A notable exception lies in the murky doctrine of mutual Wills, which can future-proof a Will and make it last a lifetime.
The recent case of Legg v Burton involved June Clark, who died leaving 14 Wills. June and husband Bernard had made Wills in July 2000, leaving everything to the survivor of them and on the survivor's death to their two daughters, Ann and Lynn equally.
At the time they made their Wills, June and Bernard promised each other that they would never change the terms of their Wills. They both wanted to pass their home to their daughters and to no one else. As they put it, they wanted this to be "set in stone."
Their two daughters were with them when they made their Wills and after the solicitor had left, they questioned their dad about what would happen if either of them changed their minds after the other had died, including if June was to re-marry. Bernard reassured his daughters that they had already promised each other they would not change their minds. Both daughters told the court that June had overheard this conversation from the other room and had shouted through from the kitchen: "No I bloody won’t change it either!”.
Bernard died the following year and June initially relied on her two daughters to help her a lot. However, over time and due to reasons including the sad death of Ann's own daughter, June came to rely ever more on her grandsons and on one of their partners.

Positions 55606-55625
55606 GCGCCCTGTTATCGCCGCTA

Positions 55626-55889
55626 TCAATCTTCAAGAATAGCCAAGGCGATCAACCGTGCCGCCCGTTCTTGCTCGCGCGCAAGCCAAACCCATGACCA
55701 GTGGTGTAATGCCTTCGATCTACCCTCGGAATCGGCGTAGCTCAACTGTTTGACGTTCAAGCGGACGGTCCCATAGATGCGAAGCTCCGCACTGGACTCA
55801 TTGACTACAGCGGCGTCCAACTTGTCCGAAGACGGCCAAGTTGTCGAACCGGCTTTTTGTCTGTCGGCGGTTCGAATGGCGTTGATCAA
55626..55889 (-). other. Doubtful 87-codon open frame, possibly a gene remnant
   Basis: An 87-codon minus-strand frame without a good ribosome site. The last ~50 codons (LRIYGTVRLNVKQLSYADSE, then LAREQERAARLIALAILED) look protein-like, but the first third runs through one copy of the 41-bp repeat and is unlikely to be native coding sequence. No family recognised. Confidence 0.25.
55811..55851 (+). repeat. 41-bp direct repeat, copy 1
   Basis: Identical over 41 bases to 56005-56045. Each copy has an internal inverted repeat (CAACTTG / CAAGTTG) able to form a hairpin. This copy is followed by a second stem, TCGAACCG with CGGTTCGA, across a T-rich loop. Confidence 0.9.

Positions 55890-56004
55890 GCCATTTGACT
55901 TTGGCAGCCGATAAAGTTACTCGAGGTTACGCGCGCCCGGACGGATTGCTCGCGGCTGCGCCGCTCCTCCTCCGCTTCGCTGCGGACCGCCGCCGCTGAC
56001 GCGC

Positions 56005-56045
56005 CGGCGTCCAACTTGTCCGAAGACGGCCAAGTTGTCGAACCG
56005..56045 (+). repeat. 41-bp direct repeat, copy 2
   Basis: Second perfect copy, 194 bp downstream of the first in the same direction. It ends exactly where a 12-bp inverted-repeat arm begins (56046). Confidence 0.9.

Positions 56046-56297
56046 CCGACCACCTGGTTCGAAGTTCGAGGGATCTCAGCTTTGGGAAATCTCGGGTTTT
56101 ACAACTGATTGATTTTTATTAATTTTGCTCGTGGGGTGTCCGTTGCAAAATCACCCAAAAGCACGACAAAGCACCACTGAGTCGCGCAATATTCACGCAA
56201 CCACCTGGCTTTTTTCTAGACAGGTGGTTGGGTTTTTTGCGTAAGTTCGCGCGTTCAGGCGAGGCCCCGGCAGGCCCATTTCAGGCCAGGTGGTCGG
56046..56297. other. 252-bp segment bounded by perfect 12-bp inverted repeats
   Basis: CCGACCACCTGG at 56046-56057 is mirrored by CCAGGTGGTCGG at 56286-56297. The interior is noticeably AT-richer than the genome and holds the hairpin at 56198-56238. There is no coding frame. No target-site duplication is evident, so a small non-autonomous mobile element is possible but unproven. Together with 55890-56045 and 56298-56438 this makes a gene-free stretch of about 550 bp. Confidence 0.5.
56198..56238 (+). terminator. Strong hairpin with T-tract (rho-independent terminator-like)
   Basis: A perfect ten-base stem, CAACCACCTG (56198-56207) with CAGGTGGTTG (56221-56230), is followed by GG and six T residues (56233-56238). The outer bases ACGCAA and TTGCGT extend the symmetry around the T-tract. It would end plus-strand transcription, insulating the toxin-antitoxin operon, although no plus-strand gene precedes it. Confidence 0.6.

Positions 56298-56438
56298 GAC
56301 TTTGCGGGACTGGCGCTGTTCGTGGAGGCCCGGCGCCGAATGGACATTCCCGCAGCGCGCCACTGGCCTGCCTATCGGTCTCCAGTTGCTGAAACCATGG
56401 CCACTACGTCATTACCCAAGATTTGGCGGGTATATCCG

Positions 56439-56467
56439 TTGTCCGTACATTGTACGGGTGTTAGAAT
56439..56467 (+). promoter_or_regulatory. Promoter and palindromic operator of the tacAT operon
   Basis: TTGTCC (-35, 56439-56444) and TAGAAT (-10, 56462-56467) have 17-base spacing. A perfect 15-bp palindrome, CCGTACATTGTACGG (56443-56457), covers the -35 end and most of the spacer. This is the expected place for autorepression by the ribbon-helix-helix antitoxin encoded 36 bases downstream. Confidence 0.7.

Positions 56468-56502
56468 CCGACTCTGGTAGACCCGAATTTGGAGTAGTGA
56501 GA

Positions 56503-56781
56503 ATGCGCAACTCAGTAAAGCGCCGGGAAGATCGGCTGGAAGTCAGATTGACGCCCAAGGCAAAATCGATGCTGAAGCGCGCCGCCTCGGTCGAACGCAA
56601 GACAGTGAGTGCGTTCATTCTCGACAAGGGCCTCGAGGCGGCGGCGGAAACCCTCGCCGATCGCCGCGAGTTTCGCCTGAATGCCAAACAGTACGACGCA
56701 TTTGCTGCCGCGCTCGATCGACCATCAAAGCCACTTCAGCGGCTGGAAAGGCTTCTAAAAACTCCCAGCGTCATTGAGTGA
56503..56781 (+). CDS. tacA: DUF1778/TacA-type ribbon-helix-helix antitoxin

As a result, she made 13 more Wills following Bernard's death, each one progressively giving more to her grandsons and the partner, and less to Ann and Lynn. June's last Will of December 2014 left Ann and Lynn just small cash legacies. The rest, including the house, went to the grandsons and partner. June died two years later in 2016.
Following June's death, the grandsons considered that the December 2014 Will was valid, but Ann and Lynn claimed that the July 2000 Will should be upheld, and the estate should pass to them.
The Judge found that the promise that June and Bernard had made to each other in July 2000 amounted to a legally binding agreement. The doctrine of mutual Wills was employed, meaning that the July 2000 Will was upheld, despite the 13 other Wills that had been written after it.
It can be tempting to predict the future and enter into a mutual Will to future-proof it. We advise to consider this very carefully and seek specialist advice because of the limitations imposed.
Alternatively, regularly review your Will especially when big life events happen such as marriage, the birth of children, death, divorce and property acquisition, to be sure it meets your continuing needs.
* Marriage also automatically invalidates Wills made prior to marriage unless a clause specifies this is not the case and subject to any validity challenges to a Will.